What happened this past week? Was I dreaming? Or did I slip into some alternate America of tolerance and compassion?
First, the President of these United States-yeah, that guy-offered up the single most important speech in gay rights history. No, really. This past week-Monday, January 22, 2013, to be exact-in the first oration of his second term, President Barack Hussein Obama was the first American president to mention gays and lesbians in his inaugural address. In a speech that equated the suffragette convention of Seneca Falls and the civil rights march from Selma to Montgomery with the spontaneous riot at Greenwich Village’s Stonewall Inn on June 28, 1969-a riot that marked the beginning of the LGBT Movement-my president stated in no uncertain terms that that none of us were equal until “our gay brothers and sisters are treated like anyone else under the law.” Whoa. I gotta confess I was so thunderstruck at the audacity of hope stirred by those parceled words that I wept. Aloud. Like a white woman. Honestly, tears streamed down my face in Justin-Timberlake-just-left-me rivers. But then he (Obama, not Justin) continued, “For if we are truly created equal, then surely the love we commit to one another must be equal as well.”
What the s**t? Did the president just endorse marriage equality on the steps of the U.S. capital? Can he do that??
And yet this remarkable event was not enough. Since I’d tuned in late to the inaugural festivities, it wasn’t until later that I learned I’d missed another phenomenon. No, not Beyoncé’s lip-synching of the National Anthem. But seriously, by the way, why-oh-why is this news? I mean, who the f**k cares about this, except maybe Ashlee Simpson? Anyway, Barry’s unprecedented ‘coming out’ was actually preceded by an openly gay Hispanic poet tendering the inaugural poem. Did I just die and go to The Anvil on Slave Night? On the most public of stages, Richard Blanco, a Cuban-Spanish immigrant, standing on the steps of the nation’s capital, articulated the strength and unity of the “one light we move through” under the “one sky … our sky” canopying overhead of this our “one country”. The sweeping generosity of that singular poem could not be denied, especially knowing, after hurriedly researching this daredevil ‘Richard Blanco’, the struggle he withstood at the austerity of his bigoted grandmother, a woman who upbraided him for being “un pato faggot”. This alone drew me to him in solidarity for every insult and epithet I braved and weathered at the hands of small town bullies and goons. And even my own mother, who once told me that my being gay made her “want to vomit”.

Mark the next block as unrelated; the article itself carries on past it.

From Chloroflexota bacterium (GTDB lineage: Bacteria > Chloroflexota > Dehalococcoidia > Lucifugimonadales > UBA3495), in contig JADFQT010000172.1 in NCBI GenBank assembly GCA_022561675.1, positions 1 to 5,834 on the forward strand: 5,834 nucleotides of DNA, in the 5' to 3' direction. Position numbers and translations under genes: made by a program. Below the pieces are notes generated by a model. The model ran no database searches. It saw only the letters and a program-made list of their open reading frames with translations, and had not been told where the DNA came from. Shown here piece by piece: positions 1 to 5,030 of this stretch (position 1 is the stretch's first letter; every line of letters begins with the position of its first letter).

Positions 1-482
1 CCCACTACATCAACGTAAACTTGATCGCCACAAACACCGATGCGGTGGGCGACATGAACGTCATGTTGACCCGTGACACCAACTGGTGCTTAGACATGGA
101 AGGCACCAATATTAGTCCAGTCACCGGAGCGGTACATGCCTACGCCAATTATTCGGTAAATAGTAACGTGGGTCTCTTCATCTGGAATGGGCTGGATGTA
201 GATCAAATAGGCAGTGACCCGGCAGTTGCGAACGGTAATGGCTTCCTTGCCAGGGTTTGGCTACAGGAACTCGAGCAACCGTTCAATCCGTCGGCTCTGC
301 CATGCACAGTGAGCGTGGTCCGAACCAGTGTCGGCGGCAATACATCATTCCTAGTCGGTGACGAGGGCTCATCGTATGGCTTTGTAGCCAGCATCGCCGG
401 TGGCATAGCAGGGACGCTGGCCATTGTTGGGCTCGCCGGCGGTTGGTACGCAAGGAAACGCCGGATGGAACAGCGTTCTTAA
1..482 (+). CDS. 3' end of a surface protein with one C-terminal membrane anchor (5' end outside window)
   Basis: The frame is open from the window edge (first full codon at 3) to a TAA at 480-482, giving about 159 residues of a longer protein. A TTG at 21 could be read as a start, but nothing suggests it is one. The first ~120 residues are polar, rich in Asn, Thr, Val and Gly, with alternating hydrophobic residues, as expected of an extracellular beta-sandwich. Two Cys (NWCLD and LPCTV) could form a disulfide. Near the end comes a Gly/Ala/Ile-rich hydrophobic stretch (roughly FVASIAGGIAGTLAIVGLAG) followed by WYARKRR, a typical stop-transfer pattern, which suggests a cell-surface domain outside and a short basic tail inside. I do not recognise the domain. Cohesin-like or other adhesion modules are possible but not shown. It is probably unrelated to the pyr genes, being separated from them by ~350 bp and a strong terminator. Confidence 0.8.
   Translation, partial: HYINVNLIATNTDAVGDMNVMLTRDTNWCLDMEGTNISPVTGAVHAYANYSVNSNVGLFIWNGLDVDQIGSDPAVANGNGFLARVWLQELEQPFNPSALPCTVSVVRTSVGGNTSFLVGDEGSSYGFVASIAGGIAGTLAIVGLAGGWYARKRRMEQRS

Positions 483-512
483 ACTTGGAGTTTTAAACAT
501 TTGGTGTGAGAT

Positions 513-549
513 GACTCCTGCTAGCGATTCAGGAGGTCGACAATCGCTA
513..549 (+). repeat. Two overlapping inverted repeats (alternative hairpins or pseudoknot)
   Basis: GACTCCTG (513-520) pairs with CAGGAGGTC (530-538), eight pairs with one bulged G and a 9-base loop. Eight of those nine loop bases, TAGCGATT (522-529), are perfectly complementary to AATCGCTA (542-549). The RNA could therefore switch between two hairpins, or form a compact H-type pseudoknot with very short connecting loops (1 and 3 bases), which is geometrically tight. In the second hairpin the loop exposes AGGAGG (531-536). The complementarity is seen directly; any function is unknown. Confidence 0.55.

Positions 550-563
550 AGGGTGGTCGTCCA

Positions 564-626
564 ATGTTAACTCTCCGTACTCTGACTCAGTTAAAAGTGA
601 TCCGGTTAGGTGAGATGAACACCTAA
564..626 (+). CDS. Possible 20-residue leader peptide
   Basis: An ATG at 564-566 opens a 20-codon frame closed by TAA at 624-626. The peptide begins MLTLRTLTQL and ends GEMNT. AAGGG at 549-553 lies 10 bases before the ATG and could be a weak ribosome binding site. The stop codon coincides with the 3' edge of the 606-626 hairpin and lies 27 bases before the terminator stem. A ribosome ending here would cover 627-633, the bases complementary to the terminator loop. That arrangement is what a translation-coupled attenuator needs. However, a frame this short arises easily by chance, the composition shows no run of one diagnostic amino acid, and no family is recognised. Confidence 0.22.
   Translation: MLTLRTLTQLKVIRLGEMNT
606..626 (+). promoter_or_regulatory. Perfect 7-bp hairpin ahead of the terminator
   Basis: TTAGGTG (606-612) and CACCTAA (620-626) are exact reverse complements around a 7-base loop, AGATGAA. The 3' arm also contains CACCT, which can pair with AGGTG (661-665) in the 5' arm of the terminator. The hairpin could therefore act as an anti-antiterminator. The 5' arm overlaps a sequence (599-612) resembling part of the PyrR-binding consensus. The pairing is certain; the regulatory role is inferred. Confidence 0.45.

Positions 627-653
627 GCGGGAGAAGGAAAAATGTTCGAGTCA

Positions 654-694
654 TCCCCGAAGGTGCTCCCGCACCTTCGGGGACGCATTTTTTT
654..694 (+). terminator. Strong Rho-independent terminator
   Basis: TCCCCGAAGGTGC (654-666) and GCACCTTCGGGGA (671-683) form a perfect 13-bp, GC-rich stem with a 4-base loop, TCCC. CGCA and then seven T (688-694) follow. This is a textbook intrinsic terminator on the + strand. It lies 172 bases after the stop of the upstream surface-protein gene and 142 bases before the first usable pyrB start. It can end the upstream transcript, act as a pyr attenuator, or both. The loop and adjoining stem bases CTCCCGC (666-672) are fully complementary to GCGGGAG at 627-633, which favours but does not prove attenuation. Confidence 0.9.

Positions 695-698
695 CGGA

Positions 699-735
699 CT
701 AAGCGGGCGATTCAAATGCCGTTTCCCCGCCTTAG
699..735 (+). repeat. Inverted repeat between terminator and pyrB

Who was this guy? And how did he just tap into my and my nation’s experience so crisply? So intimately?
More sobbing. More kvelling.
But then there was Jacob Rudolph, a New Jersey teenager who, on a considerably smaller but no less public stage, in accepting his school award for Best Actor, came out publicly, not only to his parents, but his high school-teachers, students, the always-homophobic high school football team (I speak from personal experience.)-all at the same time. His proud father posted a video to YouTube, making my ability to share in this occasion convenient and yet a far more universal and impacting admission. In a time when approximately 28% of gay and lesbian youth drop out of high school because of discomfort (due to verbal and physical abuse) in the school environment, young Jacob’s stand was both courageous and defiant and otherworldly.
And now, today, I learn that the Boy Scouts of America are reexamining their ancient and obsolete rule against gay scouts and scout leaders.
Oh my gods! I need more Kleenex.
Needless to say, it’s been a very emotional week for me, not to mention the LGBT community. (Can I get a ‘What, what!’) Nothing in my past or my present could have prepared me for the overwhelming feelings of relief and elation and stupefaction that have seeped into every part of my world in the past seven or eight days.
As gays and lesbians in America inch ever closer to first-class citizenry, weeks like this are game-changers. However, I wish they weren’t. I wish it were not necessary for a young person or a poet or a president, for anyone, to have to stand up for gays and lesbians in this country. I wish the act of “coming out” wasn’t even necessary. That a parents’ realization that their child is gay was welcomed with, simply, a satisfaction in knowing. Period. And not anything more. That as each child developed, they were allowed to be whomever and whatever they needed to be.
But for now, gimme this crazy Bizarro-America of open arms and articulate thinking and wrap it up like Christmas. I never thought I’d live to see the day.
And if I’m dreaming, please, don’t wake me up.
Thus ends my catechism.